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Florida Association of School Psychologists 38th Annual Conference
Florida Association of School Psychologists (2011)
  • Lee A Wilkinson

Autism Spectrum Disorders (ASD) in Schools: Evidence-Based Screening and Assessment

Epidemiological studies indicate a progressively rising prevalence trend for ASD over the past decade. Yet, compared to population estimates, identification rates have not kept pace in our schools. Many children with ASD are overlooked, misdiagnosed with another psychiatric condition, or present with coexisting psychiatric disorders such as depression and anxiety. School psychologists must be prepared to recognize the presence of risk factors and/or early warning signs of ASD, engage in case finding, and be familiar with screening and assessment tools in order to ensure that students are being identified and provided with the appropriate programs and services The objective of this workshop is to provide school psychologists with a practical and scientifically based approach to the screening and assessment for school-age children with autism spectrum disorders. Learning Objectives include the following:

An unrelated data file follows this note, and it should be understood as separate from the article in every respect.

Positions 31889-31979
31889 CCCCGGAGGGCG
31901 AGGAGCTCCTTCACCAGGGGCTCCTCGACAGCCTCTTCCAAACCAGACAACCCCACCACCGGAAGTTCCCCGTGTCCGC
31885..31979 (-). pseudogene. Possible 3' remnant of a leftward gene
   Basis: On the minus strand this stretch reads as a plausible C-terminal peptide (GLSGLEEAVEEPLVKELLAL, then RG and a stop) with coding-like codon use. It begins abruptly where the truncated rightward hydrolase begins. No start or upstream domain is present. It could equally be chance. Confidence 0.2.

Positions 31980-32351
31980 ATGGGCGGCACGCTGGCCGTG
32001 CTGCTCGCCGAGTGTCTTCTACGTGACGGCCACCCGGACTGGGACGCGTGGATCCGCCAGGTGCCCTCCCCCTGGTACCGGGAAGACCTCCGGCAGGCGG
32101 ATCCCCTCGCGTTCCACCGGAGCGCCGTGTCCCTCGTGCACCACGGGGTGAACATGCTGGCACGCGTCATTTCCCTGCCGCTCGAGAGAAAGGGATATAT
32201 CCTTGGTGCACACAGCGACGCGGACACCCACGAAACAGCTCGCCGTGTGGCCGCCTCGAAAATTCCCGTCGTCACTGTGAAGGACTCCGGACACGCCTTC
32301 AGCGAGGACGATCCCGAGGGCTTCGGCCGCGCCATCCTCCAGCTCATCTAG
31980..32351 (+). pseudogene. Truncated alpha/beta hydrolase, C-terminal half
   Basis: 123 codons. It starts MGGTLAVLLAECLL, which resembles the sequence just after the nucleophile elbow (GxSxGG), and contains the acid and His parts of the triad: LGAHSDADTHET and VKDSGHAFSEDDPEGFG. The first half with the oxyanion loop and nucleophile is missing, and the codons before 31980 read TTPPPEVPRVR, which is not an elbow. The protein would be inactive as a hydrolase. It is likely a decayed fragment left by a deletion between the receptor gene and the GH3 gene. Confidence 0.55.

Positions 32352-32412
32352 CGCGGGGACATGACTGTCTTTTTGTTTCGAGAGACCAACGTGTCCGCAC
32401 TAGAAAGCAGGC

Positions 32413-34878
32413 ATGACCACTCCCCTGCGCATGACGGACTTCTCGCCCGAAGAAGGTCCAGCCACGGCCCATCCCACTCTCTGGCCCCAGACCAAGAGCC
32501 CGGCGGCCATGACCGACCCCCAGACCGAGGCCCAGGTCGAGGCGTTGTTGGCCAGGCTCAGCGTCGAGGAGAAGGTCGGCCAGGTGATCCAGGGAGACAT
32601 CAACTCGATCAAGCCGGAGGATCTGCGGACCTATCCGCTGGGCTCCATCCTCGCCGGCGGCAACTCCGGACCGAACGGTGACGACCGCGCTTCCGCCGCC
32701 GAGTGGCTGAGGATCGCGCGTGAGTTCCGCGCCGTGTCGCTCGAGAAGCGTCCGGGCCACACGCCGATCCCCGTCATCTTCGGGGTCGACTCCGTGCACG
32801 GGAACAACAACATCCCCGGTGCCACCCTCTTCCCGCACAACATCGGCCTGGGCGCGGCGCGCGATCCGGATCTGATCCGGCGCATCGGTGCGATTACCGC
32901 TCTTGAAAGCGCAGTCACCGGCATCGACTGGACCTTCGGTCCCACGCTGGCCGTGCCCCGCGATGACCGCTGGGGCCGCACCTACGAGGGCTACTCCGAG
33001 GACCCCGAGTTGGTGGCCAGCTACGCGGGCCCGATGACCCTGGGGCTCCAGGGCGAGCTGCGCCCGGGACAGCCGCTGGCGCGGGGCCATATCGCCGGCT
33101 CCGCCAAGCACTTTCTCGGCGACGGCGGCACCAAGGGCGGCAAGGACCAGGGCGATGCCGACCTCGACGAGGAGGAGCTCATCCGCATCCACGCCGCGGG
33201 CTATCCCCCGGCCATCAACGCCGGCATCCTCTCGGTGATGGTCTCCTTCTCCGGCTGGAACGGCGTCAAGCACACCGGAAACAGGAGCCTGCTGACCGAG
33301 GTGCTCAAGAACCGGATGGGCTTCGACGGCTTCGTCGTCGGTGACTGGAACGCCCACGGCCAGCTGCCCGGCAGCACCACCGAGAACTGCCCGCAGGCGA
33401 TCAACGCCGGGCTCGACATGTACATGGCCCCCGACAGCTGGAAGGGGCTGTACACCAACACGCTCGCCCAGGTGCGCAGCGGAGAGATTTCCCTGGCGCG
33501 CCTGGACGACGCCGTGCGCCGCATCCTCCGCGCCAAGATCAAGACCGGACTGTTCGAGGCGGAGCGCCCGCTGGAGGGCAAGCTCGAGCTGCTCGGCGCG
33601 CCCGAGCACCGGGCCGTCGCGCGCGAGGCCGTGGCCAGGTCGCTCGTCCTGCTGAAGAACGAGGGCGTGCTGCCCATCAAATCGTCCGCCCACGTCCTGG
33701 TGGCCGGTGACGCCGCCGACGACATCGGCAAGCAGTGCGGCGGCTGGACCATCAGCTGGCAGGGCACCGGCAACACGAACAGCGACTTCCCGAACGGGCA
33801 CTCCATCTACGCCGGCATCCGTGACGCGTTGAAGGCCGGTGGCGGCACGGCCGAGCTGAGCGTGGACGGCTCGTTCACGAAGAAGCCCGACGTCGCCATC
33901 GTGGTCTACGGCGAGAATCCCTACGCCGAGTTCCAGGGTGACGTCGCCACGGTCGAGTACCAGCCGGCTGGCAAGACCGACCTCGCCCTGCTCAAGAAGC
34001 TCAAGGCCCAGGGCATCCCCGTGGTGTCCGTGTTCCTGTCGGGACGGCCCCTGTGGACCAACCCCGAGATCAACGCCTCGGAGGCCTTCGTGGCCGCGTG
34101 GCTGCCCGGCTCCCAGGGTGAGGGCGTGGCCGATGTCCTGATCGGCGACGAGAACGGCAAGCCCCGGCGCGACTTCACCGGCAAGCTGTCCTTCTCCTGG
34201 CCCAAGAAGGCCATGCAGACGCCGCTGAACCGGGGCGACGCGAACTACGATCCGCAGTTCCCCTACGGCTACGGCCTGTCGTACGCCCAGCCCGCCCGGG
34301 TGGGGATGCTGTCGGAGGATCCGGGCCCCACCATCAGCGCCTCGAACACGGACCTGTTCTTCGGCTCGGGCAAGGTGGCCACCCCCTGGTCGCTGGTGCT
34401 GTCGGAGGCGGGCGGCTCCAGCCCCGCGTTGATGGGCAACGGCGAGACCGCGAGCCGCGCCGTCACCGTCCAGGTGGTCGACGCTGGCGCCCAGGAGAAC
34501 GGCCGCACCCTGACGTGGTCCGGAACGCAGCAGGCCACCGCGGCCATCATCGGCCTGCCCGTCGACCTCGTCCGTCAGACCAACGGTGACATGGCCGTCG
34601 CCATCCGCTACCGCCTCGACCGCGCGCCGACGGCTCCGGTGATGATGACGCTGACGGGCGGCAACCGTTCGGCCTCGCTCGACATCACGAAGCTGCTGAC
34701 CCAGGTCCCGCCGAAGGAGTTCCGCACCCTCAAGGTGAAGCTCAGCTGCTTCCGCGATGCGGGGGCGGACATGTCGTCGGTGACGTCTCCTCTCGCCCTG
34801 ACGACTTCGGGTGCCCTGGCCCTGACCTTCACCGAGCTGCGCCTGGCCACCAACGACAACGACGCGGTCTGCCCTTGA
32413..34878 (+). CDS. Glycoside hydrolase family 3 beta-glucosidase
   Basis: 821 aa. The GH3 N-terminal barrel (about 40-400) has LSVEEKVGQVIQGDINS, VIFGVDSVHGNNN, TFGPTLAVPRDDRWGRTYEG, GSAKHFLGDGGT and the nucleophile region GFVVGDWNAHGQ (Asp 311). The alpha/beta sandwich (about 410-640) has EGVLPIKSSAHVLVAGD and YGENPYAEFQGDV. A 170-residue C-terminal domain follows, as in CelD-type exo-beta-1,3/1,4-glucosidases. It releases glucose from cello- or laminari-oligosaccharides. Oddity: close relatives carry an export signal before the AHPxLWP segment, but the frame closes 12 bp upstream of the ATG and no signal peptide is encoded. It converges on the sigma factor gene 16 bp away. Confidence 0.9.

1. Identify the characteristics of the most prevalent types of ASD in schools.

2. Understand the differences between a dimensional and categorical perspective of ASD.

3. .Differentiate between DSM diagnosis and IDEA classification schemes.

4. Identify evidence-based assessment instruments available to school practitioners.

5. Use a multi-tier assessment strategy to screen students with ASD.

6. Outline the components of a comprehensive developmental assessment for ASD.

7. Identify coexisting conditions commonly found in students with ASD.

8. Describe the key components of educational programs/services.

  • FASP,
  • Florida Association of School Psychologists,
  • ASD,
  • Autism,
  • Assessment,
  • Intervention,
  • Best Practice,
  • Evidence-Based Practice
Publication Date
Citation Information
Lee A Wilkinson. "Florida Association of School Psychologists 38th Annual Conference" Florida Association of School Psychologists (2011)
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